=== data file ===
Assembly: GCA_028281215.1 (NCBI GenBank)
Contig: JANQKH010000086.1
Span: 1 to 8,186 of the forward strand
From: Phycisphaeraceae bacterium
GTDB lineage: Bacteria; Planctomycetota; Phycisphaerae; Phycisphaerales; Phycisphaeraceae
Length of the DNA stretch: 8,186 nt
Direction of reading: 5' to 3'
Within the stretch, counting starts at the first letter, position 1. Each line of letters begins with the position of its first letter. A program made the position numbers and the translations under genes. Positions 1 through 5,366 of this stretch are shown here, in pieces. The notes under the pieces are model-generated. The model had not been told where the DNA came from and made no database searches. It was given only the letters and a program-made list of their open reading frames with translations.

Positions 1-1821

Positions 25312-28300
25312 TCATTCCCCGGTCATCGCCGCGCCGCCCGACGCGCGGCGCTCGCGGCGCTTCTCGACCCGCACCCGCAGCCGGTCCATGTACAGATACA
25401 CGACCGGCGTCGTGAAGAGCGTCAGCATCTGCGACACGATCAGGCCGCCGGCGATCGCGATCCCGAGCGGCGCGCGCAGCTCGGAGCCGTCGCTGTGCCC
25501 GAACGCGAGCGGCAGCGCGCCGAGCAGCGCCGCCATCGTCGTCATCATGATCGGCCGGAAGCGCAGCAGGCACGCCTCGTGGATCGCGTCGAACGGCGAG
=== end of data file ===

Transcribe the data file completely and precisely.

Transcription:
Assembly: GCA_028281215.1 (NCBI GenBank)
Contig: JANQKH010000086.1
Span: 1 to 8,186 of the forward strand
From: Phycisphaeraceae bacterium
GTDB lineage: Bacteria; Planctomycetota; Phycisphaerae; Phycisphaerales; Phycisphaeraceae
Length of the DNA stretch: 8,186 nt
Direction of reading: 5' to 3'
Within the stretch, counting starts at the first letter, position 1. Each line of letters begins with the position of its first letter. A program made the position numbers and the translations under genes. Positions 1 through 5,366 of this stretch are shown here, in pieces. The notes under the pieces are model-generated. The model had not been told where the DNA came from and made no database searches. It was given only the letters and a program-made list of their open reading frames with translations.

Positions 1-1821

Positions 25312-28300
25312 TCATTCCCCGGTCATCGCCGCGCCGCCCGACGCGCGGCGCTCGCGGCGCTTCTCGACCCGCACCCGCAGCCGGTCCATGTACAGATACA
25401 CGACCGGCGTCGTGAAGAGCGTCAGCATCTGCGACACGATCAGGCCGCCGGCGATCGCGATCCCGAGCGGCGCGCGCAGCTCGGAGCCGTCGCTGTGCCC
25501 GAACGCGAGCGGCAGCGCGCCGAGCAGCGCCGCCATCGTCGTCATCATGATCGGCCGGAAGCGCAGCAGGCACGCCTCGTGGATCGCGTCGAACGGCGAG